Monday, January 09, 2017
Well then, what is it?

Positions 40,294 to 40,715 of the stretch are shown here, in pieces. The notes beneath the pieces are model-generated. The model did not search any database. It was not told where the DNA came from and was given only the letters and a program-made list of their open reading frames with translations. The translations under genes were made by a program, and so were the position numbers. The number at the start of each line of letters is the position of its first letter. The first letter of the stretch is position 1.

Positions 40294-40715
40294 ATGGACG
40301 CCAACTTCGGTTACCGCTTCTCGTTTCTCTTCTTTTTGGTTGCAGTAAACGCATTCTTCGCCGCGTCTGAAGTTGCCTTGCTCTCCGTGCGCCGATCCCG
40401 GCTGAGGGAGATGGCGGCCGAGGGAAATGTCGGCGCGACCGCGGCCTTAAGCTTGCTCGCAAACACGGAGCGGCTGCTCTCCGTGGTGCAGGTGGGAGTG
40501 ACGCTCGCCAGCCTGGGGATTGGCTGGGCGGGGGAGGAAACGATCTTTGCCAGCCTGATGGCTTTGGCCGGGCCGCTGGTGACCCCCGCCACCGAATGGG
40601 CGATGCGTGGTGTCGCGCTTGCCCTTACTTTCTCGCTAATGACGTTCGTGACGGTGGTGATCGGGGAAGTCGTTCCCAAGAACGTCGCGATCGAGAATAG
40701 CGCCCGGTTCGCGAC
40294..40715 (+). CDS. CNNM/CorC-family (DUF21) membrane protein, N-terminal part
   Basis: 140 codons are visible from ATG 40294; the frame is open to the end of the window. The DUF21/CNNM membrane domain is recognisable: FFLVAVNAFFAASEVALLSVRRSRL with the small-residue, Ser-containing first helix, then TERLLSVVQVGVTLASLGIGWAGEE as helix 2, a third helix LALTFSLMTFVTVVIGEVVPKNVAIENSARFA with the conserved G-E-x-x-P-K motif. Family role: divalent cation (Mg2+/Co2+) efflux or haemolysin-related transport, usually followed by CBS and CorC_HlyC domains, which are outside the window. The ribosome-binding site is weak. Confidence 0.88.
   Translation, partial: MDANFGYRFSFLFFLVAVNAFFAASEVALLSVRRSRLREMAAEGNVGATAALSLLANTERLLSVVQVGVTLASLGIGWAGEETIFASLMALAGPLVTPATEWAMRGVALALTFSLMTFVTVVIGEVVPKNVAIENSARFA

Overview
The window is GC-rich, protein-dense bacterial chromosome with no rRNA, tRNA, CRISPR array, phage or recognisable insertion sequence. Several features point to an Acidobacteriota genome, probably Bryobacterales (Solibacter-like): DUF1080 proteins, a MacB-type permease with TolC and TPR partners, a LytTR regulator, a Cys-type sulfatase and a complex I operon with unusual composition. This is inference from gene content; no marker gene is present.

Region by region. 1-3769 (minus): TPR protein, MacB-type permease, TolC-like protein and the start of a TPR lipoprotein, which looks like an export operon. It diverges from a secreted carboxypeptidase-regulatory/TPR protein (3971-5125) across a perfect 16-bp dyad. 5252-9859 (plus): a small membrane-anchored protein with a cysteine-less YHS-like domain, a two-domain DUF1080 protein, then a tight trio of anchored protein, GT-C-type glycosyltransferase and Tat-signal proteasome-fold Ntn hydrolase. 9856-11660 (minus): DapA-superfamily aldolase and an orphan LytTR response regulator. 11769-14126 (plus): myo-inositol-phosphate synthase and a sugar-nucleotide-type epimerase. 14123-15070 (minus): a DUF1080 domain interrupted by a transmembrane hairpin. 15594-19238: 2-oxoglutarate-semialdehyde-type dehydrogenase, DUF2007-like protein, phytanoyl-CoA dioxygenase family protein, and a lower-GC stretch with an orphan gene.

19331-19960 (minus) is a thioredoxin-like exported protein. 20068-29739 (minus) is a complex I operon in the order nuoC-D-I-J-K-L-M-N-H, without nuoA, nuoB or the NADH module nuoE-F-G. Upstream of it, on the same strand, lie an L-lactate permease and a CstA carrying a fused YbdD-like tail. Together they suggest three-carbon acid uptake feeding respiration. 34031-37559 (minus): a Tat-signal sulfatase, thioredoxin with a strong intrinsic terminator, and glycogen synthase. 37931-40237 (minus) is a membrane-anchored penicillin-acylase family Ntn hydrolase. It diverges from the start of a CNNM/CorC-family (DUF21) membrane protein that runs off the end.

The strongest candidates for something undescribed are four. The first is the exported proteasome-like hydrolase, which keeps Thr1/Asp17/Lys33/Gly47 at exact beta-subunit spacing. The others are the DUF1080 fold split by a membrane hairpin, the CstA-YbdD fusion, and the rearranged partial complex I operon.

I have sought to demonstrate that, according to the mīs pî pīt pî, the creation of a divine statue was not primarily a ritual of purification, although clearly purity was of utmost concern. Nor was it modeled exclusively on the analogy of human procreation and birth. Rather, the creation of the divine image was achieved through two complementary and requisite processes. The image was born through ritual means, as Ebeling, Jacobsen, and Boden have recognized, but it was also physically constructed from wood, precious metals, and gemstones. Manufacture did not preclude birth, nor did birth preclude manufacture. The two modes of creation functioned concurrently to produce not a representation of the divine but, as indicated by the birthing language and imagery in the pīt pî, as well as by the animation of the image’s sensory organs and the offerings of food, drink, clothing, and shelter (in the temple), what was considered to be a physical, living manifestation of an otherwise invisible reality.—The "Image of God" in the Garden of Eden, pages 84–85 (emphasis original)